The NSA Has a Long History of Smearing Leakers as 'Sexual Deviates'
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But according to NSA investigative files I obtained through the Freedom of Information Act, Martin and Mitchell were straight. The declassified NSA documents, along with others I obtained from the Pentagon, FBI, CIA and State Department, detail the background investigation into the historic spy-agency saga and clear Martin and Mitchell of the “deviancy” charges that rocked the country 53 years ago this summer.
After interviewing more than 450 individuals about the twosome’s character, habits and sex lives — right down to the skin rash on Martin’s stomach — the NSA determined a year after the defections it could find no conclusive evidence the two were lovers or gay. “Martin and Mitchell were known to be close friends and somewhat anti-social, but no one had any knowledge of a homosexual relationship between them,” investigators reported. Both, in fact, had American girlfriends, and “Both married Soviet citizens,” says one government report, “but Martin divorced his wife [Inessa] in about July 1963 after moving to Moscow.” Mitchell married a woman named Galina, dean of the piano faculty at Leningrad Conservatory. Neither apparently fathered any children.
“Personal associates also deny any knowledge of homosexuality on the part of Martin and Mitchell and state that both men engaged in social and sexual activity with women,” NSA investigators found. “One [U.S.] female associate of Mitchell acknowledges frequent and normal sexual activity with him during the entire period of their acquaintance.”
Some American friends and neighbors thought they were “odd young men who kept to themselves.” But they apparently had personal secrets to protect. One of Martin’s companions was a Baltimore stripper known as Lady Zorro. She claimed to have as many as 40 “dates” with Martin, who paid in cash. Another source said Martin was “totally devoted to his all-controlling sadomasochism,” and an Ellensburg man claimed Martin had “perverted sexual relations with Japanese females [while in the Navy] and with women in the State of Washington.” The acts reportedly involved watching, or joining in with, two women having sex.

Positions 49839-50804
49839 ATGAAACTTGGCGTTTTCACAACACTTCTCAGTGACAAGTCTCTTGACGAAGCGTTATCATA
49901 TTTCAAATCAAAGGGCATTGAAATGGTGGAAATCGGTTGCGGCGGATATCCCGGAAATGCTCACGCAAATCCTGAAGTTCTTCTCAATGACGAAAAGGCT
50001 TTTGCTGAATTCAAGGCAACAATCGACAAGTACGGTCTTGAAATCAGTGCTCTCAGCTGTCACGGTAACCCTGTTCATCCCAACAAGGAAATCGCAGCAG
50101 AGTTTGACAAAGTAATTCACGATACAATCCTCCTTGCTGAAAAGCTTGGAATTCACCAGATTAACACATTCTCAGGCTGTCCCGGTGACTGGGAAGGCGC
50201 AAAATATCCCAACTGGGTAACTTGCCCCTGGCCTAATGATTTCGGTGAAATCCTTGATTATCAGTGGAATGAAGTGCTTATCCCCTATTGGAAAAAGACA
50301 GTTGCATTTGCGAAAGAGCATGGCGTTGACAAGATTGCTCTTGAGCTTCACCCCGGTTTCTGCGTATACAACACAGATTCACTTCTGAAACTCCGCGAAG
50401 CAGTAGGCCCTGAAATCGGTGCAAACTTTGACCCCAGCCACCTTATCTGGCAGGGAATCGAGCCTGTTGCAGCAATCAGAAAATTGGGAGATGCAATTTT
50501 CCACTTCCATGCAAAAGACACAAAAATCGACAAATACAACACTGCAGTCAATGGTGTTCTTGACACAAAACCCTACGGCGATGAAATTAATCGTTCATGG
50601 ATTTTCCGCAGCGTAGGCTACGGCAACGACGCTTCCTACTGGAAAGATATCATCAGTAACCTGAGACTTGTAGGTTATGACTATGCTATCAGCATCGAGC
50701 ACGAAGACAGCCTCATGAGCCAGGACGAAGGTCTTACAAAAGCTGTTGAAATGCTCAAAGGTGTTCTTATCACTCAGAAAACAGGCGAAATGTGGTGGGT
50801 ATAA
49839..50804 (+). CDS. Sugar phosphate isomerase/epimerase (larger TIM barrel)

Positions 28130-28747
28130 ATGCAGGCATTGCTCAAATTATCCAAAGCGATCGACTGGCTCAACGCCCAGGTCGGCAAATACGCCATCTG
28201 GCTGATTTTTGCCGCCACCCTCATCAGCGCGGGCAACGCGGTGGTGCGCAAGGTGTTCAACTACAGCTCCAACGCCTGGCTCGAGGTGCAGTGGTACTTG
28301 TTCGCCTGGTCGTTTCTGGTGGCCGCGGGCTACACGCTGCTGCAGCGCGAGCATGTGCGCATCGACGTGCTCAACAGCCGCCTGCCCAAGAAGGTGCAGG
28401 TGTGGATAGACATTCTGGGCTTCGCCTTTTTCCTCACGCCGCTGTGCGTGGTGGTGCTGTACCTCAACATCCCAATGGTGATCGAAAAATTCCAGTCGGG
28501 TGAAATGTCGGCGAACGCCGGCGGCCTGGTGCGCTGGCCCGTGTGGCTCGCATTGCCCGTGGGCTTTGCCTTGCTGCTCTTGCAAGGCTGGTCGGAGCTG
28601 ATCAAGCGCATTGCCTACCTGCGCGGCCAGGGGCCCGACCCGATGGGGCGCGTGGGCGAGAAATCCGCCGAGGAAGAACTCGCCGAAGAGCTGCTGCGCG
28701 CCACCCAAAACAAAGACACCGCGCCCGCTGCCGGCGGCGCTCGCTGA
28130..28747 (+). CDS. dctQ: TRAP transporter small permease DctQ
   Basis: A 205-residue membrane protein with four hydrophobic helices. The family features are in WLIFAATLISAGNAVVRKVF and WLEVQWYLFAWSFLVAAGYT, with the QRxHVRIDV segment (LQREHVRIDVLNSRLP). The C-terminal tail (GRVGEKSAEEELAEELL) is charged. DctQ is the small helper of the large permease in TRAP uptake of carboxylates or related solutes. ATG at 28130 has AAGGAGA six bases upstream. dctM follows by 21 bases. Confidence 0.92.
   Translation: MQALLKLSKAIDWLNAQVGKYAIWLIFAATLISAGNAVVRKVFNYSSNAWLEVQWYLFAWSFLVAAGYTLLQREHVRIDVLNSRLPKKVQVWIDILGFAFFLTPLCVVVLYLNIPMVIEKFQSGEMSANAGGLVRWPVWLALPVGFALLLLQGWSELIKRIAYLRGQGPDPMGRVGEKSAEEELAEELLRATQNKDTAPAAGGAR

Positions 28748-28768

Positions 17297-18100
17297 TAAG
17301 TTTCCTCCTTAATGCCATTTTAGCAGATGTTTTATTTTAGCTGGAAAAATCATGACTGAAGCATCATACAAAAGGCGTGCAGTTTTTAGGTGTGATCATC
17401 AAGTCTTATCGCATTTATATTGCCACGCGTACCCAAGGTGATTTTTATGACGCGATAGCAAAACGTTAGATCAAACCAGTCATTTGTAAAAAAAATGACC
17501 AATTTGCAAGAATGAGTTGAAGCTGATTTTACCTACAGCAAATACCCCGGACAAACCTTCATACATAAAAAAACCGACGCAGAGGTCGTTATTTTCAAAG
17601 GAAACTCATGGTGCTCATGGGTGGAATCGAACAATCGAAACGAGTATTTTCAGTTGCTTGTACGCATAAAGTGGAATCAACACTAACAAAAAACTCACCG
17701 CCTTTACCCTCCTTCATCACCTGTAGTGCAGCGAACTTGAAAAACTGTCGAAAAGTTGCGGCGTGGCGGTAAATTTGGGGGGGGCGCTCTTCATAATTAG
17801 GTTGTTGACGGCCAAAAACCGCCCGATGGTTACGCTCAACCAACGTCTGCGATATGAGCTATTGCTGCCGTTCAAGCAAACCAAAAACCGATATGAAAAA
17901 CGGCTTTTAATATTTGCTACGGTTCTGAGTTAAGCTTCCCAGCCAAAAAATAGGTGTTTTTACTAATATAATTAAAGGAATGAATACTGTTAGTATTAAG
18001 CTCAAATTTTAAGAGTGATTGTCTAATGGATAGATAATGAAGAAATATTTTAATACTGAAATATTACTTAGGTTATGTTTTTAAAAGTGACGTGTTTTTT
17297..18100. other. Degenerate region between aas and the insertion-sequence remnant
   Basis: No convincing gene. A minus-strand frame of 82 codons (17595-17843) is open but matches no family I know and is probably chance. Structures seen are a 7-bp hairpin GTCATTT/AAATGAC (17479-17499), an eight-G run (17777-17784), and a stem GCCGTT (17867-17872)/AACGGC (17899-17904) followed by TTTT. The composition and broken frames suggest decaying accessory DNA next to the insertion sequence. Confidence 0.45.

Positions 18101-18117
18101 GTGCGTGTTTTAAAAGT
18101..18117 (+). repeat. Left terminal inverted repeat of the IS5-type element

Still unknown are the secrets Martin and Mitchell evidently provided the Russians. However, their public statements — describing reconnaissance flights both countries likely knew about, and giving general details of NSA communication intercepts — weren’t especially damaging, some observers noted. The NSA argued that neither man handled high-value secrets, describing them as “junior mathematicians” and “clerks.”
“The most plausible explanations for the defection attributed it to personal abnormalities,” the agency’s somewhat self-serving documents state in summation. The probe “revealed that the two were egotistical, arrogant and insecure young men whose place in society was much lower than they believed they deserved. Both had greatly inflated opinions concerning their intellectual attainments and talents, and both reportedly expressed bitter resentment that they had not yet received the recognition they were sure they deserved as up-and-coming young scientists.” The NSA concluded that “the accumulated evidence indicated that the defection was an impulsive, self-generated act, conceived and initiated without outside prompting or assistance.”
Ed Snowden recently said something similar. While he admits to stealing classified secrets, and his extended search for asylum has become a distraction from his revelations, “My sole motive,” he said initially, “is to inform the public as to that which is done in their name and that which is done against them.” He didn’t need prompting, or anyone’s assistance other than the media, to escape, he said, a “world where everything I do and say is recorded. That is not something I am willing to support or live under.” The question now, like the one Martin and Mitchell faced, is whether a world without such recording exists. If so, does it have extradition?